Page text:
But if the independent stores in general, and Davis-Kidd in particular, no longer have the advantage of being the only bookstore in town to carry some obscure title in cultural criticism or some limited edition art book, Hodge says the size and autonomy of independents give them the much-needed ability to respond quickly to the needs of the community and the market.
Borders and Barnes & Noble, for example, buy advertising and arrange book-signings based on directives and decisions made in the corporate offices.
"The layers of management will stifle the decisions that make for a really good store," says Hodge. "They can't react quickly. That's frustrating for the people who work there who want to make creative decisions."
Book-signings, for example, are one area where Davis-Kidd has traditionally outdone the chains, having brought authors like Pat Conroy, Patricia Cornwell, and Anne Rice to town. This fall will bring such noted writers Larry Brown, Clyde Edgerton, Ann Patchett, and Rebecca Wells. Because the larger chains can sponsor such authors at only a limited number of stores, both Borders' Jaynes and Barnes & Noble's Vicars concede that Davis-Kidd will probably continue to have more such events.
"Getting authors to stores is really important to us," says Jaynes. "But we have to compete in the market with everybody else and that means that each Borders gets much fewer than the independents."
"I wanted Anne Rice," says Vicars. "I wanted Patricia Cornwell. But we're a small fish in a really big pond. In the past, Barnes & Noble hasn't considered Knoxville a market for major authors on tour. They are looking at increasing the number of authors they direct here, though."
The best author signings and events, says Hodge, "bring people together." She says she doesn't see that same sense of community spirit, of welcoming a community into the store, that an independent bookseller like Davis-Kidd can provide.
"There's this feeling that you have of community purpose," says Hodge of her experiences owning a small bookstore. "It's something bigger than you are. You provide something for people who then give something back to you. It's a symbiotic relationship."
Although the chains, particularly the two largest, like to bill themselves as community centers, Hodge says, "I've been in enough of them to know that's just not true. Managers can subtly make changes [to further that goal] but it isn't something that happens with a lot of continuity."
For one thing, both Hodge and Miller say, being a part of a real, working community is about more than just providing entertainment. It's also about reaching out as a resource for information and knowledge.
"We all say we love community, whether or not we want to participate in it. I wouldn't open a bookstore and call it the Bookstore for Misanthropes," says Miller. But that doesn't mean, he says, that a bookstore can become a vital community center simply by declaring itself one. Especially, he says, since this community the chains are talking about is centered in one tiny spot of West Knoxville.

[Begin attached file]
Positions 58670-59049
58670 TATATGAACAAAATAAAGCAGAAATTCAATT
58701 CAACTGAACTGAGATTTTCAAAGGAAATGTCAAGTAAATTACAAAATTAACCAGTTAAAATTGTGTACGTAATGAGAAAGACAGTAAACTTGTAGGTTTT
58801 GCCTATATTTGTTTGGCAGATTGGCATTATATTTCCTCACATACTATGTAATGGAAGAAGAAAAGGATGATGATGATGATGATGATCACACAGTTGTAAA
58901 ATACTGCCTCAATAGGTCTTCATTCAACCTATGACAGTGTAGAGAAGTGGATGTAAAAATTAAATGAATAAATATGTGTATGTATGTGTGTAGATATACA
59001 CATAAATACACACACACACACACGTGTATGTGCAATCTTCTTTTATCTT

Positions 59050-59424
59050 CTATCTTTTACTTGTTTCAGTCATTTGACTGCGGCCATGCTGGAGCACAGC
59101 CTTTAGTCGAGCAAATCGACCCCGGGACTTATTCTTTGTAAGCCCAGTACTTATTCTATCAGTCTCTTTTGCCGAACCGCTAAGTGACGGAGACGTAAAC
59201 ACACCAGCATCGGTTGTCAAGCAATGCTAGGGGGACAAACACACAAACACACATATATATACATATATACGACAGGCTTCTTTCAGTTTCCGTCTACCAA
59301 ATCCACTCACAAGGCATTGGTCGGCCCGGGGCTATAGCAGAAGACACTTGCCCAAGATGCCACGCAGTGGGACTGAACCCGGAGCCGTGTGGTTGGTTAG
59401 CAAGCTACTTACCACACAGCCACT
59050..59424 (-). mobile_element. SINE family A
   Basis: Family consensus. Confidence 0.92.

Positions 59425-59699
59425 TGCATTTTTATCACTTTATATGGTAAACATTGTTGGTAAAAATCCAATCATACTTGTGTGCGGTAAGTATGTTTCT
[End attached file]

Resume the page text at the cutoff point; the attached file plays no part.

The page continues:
"I'm sure they've done their demographics," says Miller. "But I think they've just written off the east and north areas as a bunch of rubes who don't read." This is a mistake, he says, since he finds some of Knoxville's most vibrant cultural and intellectual life in areas outside West Knoxville.
Then why have all the bookstores settled out west? "That has to do with the developers, not with the retailers," says Jaynes. "It's where the new shopping areas are being built."
Vicars agrees. "A large chain is looking for the area that is most consumer-oriented. That's West Knoxville at the moment. Also, I think Davis-Kidd really started that trend of looking for a west Knoxville location."
That move was not without its own bit of controversy, says Luna. When Davis-Kidd moved from its UT campus location to Cedar Bluff in 1990, "People were very upset with us. It was really interesting, their reactions. Parking, though, was the unsolvable problem on Cumberland. And on football game days, we had to practically close the store, because no one could come down there."
The move was ultimately a beneficial one, she says. Attendance at children's events in the store doubled instantly, for example. She says she understands, though, why seven years later people still talk as though the store moved yesterday: "We loved that store." Although Davis-Kidd Knoxville, by far the smallest of the four Davis-Kidd stores, has no immediate plans for physical expansion, she says she feels the pressure of having competitors so close.
"They say they only expand the market, but you wonder if there isn't a limit to the market to the point where everybody suffers a decline in market share."
Although Hodge has harbored her own feelings of doom and gloom on that subject, she says she ultimately sees a hopeful future for smaller bookstores. "I think if you could jump forward in time and see that all the independents had disappeared, I think you would see them pop up again. People would realize the loss."
In fact, she says, "A week doesn't go by that I don't run into someone who says how much they miss Apple Tree and its presence in the [Bearden] neighborhood." It's very hard, she says, to create that feeling in a chain.
"It's what they strive for when they stick a coffee shop in, but it's not the same thing."